Arraignment, also known as the Advisement of Rights Hearing, is your first court date. During this brief court procedure, the judge will explain the charges filed against you and ask whether you would like a lawyer to help you through the court process. If you cannot afford to hire a private lawyer, the judge will assign one.
You will need to follow the following steps for your arraignment:
- Arrive 30 minutes before your scheduled court hearing to fill out paperwork.
- Dress appropriately for court. Click here to see the Court's dress code.
- An Intake Officer will help you fill out your paperwork.
- Cases are not called in any particular order.
- Listen for your name to be called by the Sheriff’s Deputy. You should not leave the courtroom area at any time, unless absolutely necessary.
- The judge will advise you of your charge(s) and review your paperwork.
- You will be given a second court date for your adjudication.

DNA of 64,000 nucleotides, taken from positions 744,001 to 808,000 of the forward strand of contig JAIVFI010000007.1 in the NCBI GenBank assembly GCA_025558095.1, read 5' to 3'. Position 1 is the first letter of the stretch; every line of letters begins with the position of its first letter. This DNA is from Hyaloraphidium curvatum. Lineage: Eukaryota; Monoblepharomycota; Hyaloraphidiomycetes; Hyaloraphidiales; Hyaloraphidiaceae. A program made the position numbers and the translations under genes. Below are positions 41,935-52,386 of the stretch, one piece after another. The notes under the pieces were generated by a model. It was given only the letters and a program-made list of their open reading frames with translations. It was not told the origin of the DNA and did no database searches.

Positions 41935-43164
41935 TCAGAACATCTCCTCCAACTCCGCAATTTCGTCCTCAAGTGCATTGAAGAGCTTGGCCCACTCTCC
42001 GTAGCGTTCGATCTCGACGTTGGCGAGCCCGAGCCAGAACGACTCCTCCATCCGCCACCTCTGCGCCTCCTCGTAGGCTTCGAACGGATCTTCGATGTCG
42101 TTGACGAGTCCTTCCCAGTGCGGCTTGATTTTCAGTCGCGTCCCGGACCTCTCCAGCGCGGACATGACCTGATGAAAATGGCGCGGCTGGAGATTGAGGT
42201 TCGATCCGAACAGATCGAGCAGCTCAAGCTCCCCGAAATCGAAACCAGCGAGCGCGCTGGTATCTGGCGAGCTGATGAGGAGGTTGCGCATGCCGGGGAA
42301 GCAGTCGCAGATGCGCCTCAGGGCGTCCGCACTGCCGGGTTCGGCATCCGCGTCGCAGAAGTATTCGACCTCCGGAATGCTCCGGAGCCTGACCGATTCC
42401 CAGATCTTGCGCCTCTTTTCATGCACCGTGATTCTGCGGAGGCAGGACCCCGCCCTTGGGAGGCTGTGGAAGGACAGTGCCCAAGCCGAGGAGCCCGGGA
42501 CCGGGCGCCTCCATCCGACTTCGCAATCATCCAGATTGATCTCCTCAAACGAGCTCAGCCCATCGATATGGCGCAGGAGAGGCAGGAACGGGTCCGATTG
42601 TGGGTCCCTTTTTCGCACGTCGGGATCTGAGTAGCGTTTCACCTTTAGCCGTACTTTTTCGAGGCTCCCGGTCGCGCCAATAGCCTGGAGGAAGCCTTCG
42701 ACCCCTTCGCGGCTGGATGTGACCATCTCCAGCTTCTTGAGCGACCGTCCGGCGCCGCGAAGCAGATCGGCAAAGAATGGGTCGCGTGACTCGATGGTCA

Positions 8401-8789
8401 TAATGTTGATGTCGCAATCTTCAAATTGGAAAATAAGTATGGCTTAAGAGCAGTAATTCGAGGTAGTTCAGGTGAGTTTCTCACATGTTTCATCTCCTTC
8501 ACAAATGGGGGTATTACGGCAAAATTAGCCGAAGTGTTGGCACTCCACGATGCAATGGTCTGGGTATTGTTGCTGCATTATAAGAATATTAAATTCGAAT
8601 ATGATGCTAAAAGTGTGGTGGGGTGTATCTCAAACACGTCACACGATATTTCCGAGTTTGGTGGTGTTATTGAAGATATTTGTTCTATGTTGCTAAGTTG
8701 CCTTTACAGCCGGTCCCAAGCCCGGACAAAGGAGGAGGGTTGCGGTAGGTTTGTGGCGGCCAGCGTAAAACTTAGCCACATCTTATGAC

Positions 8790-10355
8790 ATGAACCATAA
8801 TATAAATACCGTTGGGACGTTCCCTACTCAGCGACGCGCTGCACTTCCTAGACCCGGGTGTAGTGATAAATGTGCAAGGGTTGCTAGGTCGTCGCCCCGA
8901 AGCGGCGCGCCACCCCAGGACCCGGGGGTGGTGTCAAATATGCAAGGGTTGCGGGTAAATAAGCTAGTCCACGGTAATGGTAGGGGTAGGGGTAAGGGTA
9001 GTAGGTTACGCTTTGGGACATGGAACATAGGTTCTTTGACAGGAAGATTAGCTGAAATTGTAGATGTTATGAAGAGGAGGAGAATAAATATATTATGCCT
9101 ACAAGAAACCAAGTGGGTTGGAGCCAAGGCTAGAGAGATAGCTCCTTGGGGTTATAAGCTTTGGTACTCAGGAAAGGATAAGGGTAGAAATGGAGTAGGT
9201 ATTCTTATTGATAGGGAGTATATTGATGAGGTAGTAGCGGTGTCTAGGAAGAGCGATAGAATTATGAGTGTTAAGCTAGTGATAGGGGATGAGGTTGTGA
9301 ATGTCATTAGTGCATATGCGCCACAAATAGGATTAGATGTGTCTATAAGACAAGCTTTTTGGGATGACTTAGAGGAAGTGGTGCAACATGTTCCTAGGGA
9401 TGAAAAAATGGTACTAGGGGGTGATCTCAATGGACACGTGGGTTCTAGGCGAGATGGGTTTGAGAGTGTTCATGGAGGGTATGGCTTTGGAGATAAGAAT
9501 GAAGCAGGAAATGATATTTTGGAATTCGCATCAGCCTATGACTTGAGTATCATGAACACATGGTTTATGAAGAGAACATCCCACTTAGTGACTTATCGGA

Adjudication is your trial. An attorney will represent you and present evidence for your case, and you will plead guilty or not guilty. Witnesses may be asked to speak in court to determine the outcome of your case.
Disposition is your sentencing. Dispositions vary from case to case, but they may include the following:
- Detention time (Juvenile Detention Center, commitment to the Department of Juvenile Justice, or time in an Adult Detention Center if you are over 18)
- Loss/Suspension of License
- Community Service hours
- Completion of certain programs
- Individual or Family Counseling
- Apology Letters
- Substance Abuse treatment